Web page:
When conducting a Service Excellence Training session for an education client, I asked the staff from Student Services to describe situations where they encounter irate students. One of the employees noted how – when you correct the student or try to educate him on his part in the process – the conversation can either go really well or really badly. A student can either listen, understand, and move forward, or they can throw a royal fit. What’s the difference? The difference is WHERE the conversation takes place.
If the employee is noting what went wrong or telling the student that they needed to have taken some actions before showing up and they’re surrounded by students, the conversation can go negative very quickly.
However, the same conversation can take place with the same information presented by the employee in the same way, but where it takes place can elicit a totally different reaction.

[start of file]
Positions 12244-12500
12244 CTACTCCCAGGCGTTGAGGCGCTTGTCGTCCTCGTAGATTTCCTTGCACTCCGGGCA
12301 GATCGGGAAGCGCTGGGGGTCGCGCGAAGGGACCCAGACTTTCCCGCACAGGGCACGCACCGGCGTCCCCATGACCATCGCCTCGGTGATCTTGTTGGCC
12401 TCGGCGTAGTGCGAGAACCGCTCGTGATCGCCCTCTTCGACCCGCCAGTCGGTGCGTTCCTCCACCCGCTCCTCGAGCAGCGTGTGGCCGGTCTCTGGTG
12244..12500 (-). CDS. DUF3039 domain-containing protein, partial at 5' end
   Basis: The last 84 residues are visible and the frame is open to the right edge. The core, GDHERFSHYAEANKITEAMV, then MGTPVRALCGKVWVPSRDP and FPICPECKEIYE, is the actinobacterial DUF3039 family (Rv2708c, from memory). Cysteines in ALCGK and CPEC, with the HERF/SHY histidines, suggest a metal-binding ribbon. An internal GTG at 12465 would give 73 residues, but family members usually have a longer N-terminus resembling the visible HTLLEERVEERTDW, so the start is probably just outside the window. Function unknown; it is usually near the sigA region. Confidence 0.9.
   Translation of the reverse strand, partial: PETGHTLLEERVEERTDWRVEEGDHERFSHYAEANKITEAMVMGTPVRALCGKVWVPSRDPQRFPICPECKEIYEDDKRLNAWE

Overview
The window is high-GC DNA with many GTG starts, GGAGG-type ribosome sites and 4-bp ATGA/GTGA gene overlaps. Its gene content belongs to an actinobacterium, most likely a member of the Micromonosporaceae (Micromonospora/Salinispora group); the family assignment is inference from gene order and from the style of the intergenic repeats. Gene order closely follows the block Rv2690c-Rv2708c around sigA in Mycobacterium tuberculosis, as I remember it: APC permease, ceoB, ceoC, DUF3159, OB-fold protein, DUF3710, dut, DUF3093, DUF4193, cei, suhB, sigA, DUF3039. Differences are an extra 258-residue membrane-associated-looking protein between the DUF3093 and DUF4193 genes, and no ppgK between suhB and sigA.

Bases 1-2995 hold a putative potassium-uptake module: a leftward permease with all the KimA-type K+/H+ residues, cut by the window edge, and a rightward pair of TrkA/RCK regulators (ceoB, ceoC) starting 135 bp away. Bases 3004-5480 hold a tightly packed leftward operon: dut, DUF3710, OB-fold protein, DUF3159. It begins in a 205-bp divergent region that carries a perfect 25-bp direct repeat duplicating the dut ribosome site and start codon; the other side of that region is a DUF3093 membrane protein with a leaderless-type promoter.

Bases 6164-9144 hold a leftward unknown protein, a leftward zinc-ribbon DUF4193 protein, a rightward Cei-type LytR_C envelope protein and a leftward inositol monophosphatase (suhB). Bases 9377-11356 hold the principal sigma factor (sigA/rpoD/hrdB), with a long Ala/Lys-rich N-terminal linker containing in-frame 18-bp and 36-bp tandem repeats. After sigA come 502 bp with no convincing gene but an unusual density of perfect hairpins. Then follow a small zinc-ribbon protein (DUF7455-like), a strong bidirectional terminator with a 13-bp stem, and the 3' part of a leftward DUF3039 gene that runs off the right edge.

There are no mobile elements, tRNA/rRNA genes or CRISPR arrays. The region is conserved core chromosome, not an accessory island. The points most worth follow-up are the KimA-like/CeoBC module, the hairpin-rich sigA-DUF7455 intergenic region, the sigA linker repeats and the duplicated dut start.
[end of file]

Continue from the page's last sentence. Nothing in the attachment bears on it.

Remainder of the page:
The difference? Embarrassment.
The student can easily react defensively or angrily if information that puts them in a negative light is conveyed in a public environment. While this may seem intuitive, too often employees are engaging the student, the client, the patient, the family in a conversation in a public location that serves to do nothing but heighten the emotions of the customer.
In customer service, the privacy of the customer is actually your friend. Find ways to convey in a more private setting not only the bad news but also information about anything that the other person should have done or should have known.
Ensure that what you say doesn’t create an irate customer situation simply because of where you say it.
Use privacy to keep the peace.